Guandu, Brazil

For the Enabling Environment category, stakeholders in Guandu placed a comparatively low weight (relative to stakeholders in Alto Mayo and Bogotá) and registered the highest score for the Water Resource Management sub-indicator, and placed comparatively higher weights on both Rules for Resource Use and Incentives and Regulations. This perhaps reflects the fact that the laws about roles and responsibilities for river basin committees are already promulgated; participants also gave the highest overall rating (mean of 3.1 on the 1–5 scale) on the statement relating to infrastructure being centrally managed. The quality and clarity of rules around water allocation received a relatively high rating (2.7), while rules for groundwater abstraction were rated the lowest in that sub-indicator category (1.8), similar to the situation in neighboring Sao Paulo (Borges and Santos 2014). Ratings for financial incentives for environmental stewardship, as well as land use zoning policy, were high (2.7), but market-based schemes rated low (1.6), reflecting the fact that there has been little consideration of, for example, tradeable water rights in the region. Stakeholders placed a high weight on the sub-indicator Water-related conflict, which received the overall highest sub-indicator score in Guandu at 37 and seems to correlate with the higher rating for rules around allocation. The score was driven by a relatively high rating (meaning good performance) for conflicts about water rights allocation (3.0) but a low rating for conflicts regarding water access (1.8). It was explained that, in particular, residents in Rio municipality typically enjoy reliable access to water services, while residents of the municipalities actually living in Guandu basin experience inferior service. Stakeholders remarked that the FHI as implemented did not seem to capture this discrepancy adequately, particularly for the four municipalities physically located within Guandu basin (Queimados, Paracambi, Japeri, and Nova Iguaçu) that have been subject to curtailed water supplies 2–3 times per week, as a result of switchover operations (Britto et al. 2016). Finally, stakeholders placed their highest weight on the Vision and Adaptive Governance indicator, and a high weight on the Monitoring and Learning Mechanisms sub-indicator, which actually received the lowest score (19) of the entire governance assessment. As a result, stakeholders became more aware of the quality and coverage of existing data, the lack of reliable information on climate and discharge in particular, and the fact that not all existing monitoring stations are actively collecting data. Thus, one initial outcome of the FHI assessment was that stakeholders from the Guandu Committee and AGEVAP stated that they would use the results to guide investments in additional monitoring.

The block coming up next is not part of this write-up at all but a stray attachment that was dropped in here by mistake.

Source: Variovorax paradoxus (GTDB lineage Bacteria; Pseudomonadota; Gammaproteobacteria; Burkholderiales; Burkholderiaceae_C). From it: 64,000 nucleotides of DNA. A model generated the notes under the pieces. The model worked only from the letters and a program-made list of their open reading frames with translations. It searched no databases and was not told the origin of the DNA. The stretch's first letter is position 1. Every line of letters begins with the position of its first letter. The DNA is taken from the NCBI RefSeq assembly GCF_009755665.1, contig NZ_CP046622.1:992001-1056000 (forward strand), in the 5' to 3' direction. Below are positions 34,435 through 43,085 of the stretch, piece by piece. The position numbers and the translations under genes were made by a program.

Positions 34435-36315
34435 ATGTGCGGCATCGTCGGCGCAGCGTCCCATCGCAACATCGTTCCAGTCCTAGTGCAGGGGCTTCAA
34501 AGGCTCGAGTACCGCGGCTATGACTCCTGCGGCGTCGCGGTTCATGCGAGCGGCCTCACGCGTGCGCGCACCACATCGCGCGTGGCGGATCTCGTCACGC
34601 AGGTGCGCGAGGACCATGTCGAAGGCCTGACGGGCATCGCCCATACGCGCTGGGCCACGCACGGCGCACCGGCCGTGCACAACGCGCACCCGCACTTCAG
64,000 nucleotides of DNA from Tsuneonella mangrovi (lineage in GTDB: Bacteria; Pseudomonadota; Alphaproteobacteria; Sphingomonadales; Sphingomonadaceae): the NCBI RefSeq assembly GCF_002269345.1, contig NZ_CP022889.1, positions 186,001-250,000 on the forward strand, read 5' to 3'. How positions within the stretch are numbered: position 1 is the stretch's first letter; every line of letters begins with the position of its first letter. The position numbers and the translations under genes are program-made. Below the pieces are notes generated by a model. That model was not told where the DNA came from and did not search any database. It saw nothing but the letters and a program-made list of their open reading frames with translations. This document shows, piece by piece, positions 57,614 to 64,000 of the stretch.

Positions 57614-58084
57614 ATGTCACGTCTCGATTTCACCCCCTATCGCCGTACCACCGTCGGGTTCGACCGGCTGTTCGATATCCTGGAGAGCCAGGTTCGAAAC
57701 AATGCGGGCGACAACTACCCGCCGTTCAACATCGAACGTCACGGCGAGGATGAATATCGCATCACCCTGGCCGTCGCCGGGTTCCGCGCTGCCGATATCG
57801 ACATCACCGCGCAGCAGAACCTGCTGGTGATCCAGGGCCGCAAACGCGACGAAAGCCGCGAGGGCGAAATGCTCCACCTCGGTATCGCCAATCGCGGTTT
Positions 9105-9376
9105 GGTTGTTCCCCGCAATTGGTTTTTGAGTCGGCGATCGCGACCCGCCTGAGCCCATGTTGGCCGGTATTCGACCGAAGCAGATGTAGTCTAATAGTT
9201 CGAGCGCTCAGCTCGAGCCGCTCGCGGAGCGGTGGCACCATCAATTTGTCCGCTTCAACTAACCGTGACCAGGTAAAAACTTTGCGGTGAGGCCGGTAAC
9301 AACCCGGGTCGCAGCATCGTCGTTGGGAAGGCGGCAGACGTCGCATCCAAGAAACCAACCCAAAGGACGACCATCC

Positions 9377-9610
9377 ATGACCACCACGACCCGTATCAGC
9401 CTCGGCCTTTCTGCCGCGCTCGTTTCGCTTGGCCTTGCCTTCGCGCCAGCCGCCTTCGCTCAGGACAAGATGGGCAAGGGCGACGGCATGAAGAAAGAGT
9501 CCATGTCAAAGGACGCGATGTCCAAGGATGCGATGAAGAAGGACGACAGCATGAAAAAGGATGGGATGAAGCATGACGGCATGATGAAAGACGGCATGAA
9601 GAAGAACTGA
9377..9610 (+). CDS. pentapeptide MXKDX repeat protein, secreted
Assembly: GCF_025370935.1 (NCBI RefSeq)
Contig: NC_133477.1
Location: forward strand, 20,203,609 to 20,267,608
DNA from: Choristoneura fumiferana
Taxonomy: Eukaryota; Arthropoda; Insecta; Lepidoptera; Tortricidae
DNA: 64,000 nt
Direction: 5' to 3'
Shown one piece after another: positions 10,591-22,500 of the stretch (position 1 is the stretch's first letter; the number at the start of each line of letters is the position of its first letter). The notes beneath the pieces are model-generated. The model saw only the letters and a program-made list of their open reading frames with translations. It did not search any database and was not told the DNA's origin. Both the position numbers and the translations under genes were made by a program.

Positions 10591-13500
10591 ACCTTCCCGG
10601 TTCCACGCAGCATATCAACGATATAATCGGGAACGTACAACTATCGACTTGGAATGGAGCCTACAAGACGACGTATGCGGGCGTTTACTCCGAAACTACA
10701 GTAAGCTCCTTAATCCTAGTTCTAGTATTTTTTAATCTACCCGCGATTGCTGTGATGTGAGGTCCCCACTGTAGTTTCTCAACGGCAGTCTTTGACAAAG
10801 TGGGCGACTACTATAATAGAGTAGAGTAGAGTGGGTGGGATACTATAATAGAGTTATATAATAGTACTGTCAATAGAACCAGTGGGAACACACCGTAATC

Alto Mayo, Peru